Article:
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Fired .223 brass drops right into Wison case gauge - good, bad, neutral?

Discussion in 'Handloading and Reloading' started by IMtheNRA, May 2, 2012.

  1. IMtheNRA

    IMtheNRA Participating Member

    Dec 24, 2002
    Well, this was a surprise. I tumbled 50 pieces of Lapua twice-fired .223 brass and was about to reload it tonight. I dropped one piece into a Wilson .223 case gauge and I was surprised to see it go in with a metallic "thunk" of a re-sized case. I checked the rest and all 50 dropped right in, with the case head about 2/3 of the way between the minimum and maximum marks on the gauge. Here is the history of these 50 cases:

    When new, I full-length re-sized these cases and ran them into a Giraud trimmer just to make sure. None were long enough to trim. I fired them once, then full-length resized them and trimmed/chamfered in the Giraud, reloaded, and fired again.

    Rifle is a semi-auto AR rifle: JP CTR-02 with a Wylde chamber. Load is not hot, just a SMK-69gr averaging 2,740 fps. (21.2 grains of Viht-133)

    So now I am wondering what, if any, is the significance of these fired cases fitting into a case gauge. Should I be happy that I don't have to FL resize them? Should I get a neck sizing die and leave the case body alone, thereby extending their useful life?

    If I end up neck sizing only, then these cases will no longer be of uniform length, after getting a little short as a result of the last firing. Their range is 1.7435 to 1.7520, mostly on the shorter end of this range, so I can't trim them in the Giraud. Unless the neck sizer will stretch the necks. Will it?

    My primary goal is making the most accurate and reliable ammo that I can for this particular rifle, and case life is of secondary importance. But, it would be nice to use Lapua cases over and over :)

    What's your advice?
  2. cfullgraf

    cfullgraf Mentor

    Oct 19, 2010
    East TN
    Virtually all cases gauges for bottle neck cartridges measure only shoulder position and over all length of the case. They are cut generously in the diameter dimension of the body of the case. The gauges are not chamber gauges. Check the specifications, i.e. read the fine print, from the manufacturer

    So, a fired case would most probably slip into the case gauge.

    Hand gun case gauges are a different story.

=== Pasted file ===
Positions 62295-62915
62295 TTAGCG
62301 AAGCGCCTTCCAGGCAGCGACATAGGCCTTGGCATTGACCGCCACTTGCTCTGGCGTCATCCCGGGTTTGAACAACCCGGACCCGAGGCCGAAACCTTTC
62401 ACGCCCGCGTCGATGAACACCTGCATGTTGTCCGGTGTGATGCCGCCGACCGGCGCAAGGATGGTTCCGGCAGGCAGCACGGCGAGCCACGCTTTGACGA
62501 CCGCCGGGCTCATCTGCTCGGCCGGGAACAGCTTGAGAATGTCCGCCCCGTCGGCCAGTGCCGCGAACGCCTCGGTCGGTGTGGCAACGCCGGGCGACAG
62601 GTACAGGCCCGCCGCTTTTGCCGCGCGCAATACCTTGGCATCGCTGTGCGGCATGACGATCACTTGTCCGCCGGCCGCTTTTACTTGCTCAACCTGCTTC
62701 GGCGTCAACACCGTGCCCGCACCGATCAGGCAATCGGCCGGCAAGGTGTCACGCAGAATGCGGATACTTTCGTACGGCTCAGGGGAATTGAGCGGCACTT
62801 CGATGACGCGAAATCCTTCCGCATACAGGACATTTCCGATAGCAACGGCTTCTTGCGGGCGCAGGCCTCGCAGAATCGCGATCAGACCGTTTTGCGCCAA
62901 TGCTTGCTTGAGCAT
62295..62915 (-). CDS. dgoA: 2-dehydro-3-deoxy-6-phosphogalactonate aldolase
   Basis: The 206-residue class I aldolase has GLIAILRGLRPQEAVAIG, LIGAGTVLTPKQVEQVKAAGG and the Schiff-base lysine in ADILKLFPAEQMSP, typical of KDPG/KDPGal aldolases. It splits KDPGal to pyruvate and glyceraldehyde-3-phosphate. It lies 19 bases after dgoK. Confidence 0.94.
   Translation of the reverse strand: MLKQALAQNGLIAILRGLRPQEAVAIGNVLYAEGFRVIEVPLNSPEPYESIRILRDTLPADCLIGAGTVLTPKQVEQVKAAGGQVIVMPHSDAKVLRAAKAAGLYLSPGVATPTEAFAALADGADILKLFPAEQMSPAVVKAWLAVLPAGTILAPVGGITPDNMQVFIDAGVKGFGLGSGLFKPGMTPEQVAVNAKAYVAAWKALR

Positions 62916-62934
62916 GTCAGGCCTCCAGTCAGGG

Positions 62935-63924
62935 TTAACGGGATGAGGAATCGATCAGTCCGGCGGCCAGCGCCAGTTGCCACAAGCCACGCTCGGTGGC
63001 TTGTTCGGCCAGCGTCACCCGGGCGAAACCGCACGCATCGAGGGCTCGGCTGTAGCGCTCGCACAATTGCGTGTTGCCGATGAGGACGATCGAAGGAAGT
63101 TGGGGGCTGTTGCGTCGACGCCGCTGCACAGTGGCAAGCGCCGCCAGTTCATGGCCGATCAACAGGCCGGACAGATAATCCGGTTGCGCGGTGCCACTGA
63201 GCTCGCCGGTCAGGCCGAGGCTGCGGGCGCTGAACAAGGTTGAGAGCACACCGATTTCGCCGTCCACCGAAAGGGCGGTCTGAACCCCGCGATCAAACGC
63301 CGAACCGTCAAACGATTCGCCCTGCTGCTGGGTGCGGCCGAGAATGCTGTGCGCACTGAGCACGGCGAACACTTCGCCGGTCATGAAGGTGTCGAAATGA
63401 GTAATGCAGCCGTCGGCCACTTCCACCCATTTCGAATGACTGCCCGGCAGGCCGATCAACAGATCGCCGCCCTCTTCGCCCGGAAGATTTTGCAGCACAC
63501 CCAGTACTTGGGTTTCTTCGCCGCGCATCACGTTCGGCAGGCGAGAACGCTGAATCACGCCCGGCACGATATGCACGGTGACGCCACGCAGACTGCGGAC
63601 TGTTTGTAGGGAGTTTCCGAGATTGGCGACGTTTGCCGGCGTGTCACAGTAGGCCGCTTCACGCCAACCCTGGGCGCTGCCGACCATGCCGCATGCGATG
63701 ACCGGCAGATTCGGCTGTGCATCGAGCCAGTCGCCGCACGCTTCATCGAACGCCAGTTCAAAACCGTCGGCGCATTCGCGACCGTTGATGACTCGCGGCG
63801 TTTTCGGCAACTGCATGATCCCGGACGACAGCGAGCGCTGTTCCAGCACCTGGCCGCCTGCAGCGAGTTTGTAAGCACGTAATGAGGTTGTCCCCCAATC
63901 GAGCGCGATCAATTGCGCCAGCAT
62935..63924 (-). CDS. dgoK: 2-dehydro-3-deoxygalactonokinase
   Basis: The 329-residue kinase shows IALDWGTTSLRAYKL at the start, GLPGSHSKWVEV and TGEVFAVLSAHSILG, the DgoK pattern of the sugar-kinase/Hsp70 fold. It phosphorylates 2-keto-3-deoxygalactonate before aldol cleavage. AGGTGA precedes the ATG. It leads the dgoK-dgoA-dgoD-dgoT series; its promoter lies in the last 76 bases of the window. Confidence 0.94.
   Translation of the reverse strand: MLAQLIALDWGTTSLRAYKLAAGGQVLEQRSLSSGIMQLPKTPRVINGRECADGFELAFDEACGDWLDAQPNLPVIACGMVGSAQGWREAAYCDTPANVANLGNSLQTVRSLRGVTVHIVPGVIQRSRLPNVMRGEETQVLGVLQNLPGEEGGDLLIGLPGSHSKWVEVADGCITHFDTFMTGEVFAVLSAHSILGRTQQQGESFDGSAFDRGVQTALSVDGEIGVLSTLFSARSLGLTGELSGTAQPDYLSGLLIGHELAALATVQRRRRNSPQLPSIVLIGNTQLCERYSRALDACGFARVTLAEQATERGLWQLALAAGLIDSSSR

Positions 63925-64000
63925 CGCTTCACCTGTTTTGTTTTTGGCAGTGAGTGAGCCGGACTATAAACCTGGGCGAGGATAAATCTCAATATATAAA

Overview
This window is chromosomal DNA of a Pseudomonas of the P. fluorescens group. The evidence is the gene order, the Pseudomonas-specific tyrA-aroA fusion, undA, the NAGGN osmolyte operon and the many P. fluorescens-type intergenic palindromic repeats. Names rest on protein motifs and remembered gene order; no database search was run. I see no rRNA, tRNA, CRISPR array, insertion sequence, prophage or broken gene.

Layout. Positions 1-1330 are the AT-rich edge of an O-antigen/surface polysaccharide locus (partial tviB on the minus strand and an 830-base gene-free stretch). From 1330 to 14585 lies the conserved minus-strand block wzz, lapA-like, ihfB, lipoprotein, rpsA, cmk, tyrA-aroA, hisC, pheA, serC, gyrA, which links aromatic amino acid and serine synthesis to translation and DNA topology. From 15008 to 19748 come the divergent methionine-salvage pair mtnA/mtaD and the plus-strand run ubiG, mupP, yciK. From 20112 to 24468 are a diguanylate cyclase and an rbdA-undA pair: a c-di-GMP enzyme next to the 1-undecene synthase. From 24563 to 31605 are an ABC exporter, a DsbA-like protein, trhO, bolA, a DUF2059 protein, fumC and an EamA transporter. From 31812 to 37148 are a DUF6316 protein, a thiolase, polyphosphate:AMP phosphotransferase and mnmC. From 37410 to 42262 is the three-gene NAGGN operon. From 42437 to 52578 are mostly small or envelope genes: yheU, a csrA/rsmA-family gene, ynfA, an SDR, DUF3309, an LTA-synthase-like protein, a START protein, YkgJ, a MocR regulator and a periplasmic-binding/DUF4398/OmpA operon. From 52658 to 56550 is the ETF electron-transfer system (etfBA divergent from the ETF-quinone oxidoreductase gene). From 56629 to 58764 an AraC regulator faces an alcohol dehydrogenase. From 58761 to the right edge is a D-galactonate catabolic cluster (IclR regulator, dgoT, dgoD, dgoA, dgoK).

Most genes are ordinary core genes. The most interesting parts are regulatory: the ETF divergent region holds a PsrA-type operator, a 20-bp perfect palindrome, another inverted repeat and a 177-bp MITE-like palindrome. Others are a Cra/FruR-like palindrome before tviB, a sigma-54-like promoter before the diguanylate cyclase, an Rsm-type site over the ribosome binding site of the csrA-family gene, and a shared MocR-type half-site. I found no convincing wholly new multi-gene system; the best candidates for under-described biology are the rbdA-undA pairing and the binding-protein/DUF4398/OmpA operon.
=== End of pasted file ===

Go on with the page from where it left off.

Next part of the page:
3. dmazur

    dmazur Senior Member

    Apr 28, 2007
    Pacific NW
    From the instructions that come with the Wilson gauge -

    This is a one-piece non-adjustable, cylinder type gage for checking fired and resized cartridge cases for cone-to-head and over-all length. These gages are not made with chambering reamers but with special reamers giving extra clearance both in front of and behind the shoulder so as to elimi-nate any possibility of contact except at the gaging point.

    While there is no guarantee that every fired case will fit, Wilson did make an effort to permit this. What you are describing does not sound unusual. Many use a Wilson gauge for measuring a fired case, then adjust their resizing die until the measured depth of a resized case is 0.002" greater (or whatever the desired bump is.)

    Then there's this information -

    Reloading for gas guns

    which includes this cautionary note:

    As basic as this may sound, a Service Rifle is not a Benchrest rifle. Both of them are extremely accurate, and both are used in their respective competitive venues. However, the requirements placed on the ammunition are quite different. Many of the techniques beneficial for a Benchrest rifle are of no value for a Service Rifle. Others may be counterproductive, and some can even be dangerous. Well-intentioned handloaders who fail to appreciate these differences face potentially serious problems and a lot of frustration. We encourage you to read and understand the differences involved.

    "Neck sizing" and "gas gun" are generally not compatible, in other words.
  4. IMtheNRA

    IMtheNRA Participating Member

    Dec 24, 2002
    Yes, you're both right, of course. According to the LE Wilson info sheet that I finally read as you typed your posts, :eek:, the gauge is cut to provide extra clearance both in front of and behind the shoulder in order to eliminate any possibility of contact except at the gaging point. Hmmmm...
  5. Slamfire

    Slamfire Mentor

    Dec 29, 2006